Menomonee Falls - The corner of Main Street and Pilgrim Road is undergoing an extreme makeover.
At least that's the hope for the Pilgrim Village Shopping Center. Gatlin Development scooped up a slew of properties on the downtown corner that has fallen on hard times since Piggly Wiggly closed in 2004, Village Manager Mark Fitzgerald said.
Demolition of the old buildings began in October. Plans are now in motion for the reconstruction of the entire shopping center, which will include a 40,000-square-foot Walmart Neighborhood Market, Fitzgerald said. These small grocery stores are billed as offering food at affordable prices.
The developer also will construct four buildings along Main Street that will house retail or commercial businesses.
"It will be a double-tiered mall, all face-lifted," he said.
The shopping center will incorporate the existing Otto's Beverage Center, Schlotzsky's Deli and Friends of Nature pet supply store. Fitzgerald said the developer is still working with brokers to determine which businesses will lease the additional four buildings; however, he anticipates most of the shopping center will be up and running by the end of summer.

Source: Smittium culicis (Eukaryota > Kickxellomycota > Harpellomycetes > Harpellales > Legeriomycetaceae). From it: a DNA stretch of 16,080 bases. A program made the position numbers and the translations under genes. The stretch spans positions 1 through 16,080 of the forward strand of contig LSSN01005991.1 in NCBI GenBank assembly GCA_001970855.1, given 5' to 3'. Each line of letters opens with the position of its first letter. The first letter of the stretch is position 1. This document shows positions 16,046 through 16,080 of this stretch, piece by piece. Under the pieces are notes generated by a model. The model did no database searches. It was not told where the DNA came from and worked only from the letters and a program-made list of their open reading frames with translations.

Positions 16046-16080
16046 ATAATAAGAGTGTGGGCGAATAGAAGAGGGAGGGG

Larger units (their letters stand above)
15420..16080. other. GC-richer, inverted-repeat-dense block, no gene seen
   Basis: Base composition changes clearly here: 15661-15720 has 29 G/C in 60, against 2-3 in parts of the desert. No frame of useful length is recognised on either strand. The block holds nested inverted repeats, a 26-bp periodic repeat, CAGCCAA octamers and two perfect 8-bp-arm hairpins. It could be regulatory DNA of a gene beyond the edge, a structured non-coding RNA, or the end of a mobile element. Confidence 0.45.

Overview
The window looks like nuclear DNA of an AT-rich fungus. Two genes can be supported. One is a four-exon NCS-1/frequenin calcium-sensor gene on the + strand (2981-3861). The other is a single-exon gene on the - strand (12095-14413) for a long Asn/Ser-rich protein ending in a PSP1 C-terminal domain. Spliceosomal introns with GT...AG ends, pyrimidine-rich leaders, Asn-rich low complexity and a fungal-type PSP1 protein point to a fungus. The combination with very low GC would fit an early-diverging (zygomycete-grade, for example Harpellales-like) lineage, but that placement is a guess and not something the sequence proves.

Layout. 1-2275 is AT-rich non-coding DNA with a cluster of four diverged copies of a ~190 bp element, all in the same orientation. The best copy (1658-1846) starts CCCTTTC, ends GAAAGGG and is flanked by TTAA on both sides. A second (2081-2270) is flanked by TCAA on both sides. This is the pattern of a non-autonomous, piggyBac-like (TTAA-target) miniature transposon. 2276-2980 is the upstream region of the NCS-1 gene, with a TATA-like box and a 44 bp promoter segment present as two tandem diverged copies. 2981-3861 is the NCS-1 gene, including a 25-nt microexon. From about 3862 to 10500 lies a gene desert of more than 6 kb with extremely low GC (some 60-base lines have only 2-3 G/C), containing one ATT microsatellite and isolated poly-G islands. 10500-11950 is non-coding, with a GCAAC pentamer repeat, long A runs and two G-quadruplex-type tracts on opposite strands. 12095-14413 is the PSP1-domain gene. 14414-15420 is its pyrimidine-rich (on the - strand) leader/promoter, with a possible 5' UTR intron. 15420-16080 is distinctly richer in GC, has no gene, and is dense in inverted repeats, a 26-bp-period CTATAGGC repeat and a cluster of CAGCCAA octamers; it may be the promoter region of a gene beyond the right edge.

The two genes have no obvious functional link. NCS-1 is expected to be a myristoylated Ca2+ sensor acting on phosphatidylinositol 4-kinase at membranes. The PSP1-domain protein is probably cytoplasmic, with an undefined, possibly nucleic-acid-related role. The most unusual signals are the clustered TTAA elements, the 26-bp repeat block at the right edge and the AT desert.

After the Pilgrim Village Shopping Center lost Piggly Wiggly, Fitzgerald said it fell on difficult times. In an effort to revamp the downtown corner, the village of Menomonee Falls turned the area into a redevelopment district.
"We worked during the bad economy to try to find a redevelopment that was a mixed-use redevelopment and we couldn't find a financeable project," he said.
Redevelopment is complicated because of the issues that pop up when dealing with old buildings. During demolition, there was contamination and asbestos found on site.
When Gatlin Development, a national developer that works extensively with Walmart Neighborhood Markets, came forward with its proposal, the village worked to put together a basic plan. The village also purchased some right of way at the corner of Pilgrim Road and Main Street for a future widening of the roads.
"That corridor had completely lost its economic capability," Fitzgerald said. "It was very inactive relative to the local economy and we're really hoping that this boosts that area and then some of the uses in between sort of revive as well and it should reignite that whole corridor."
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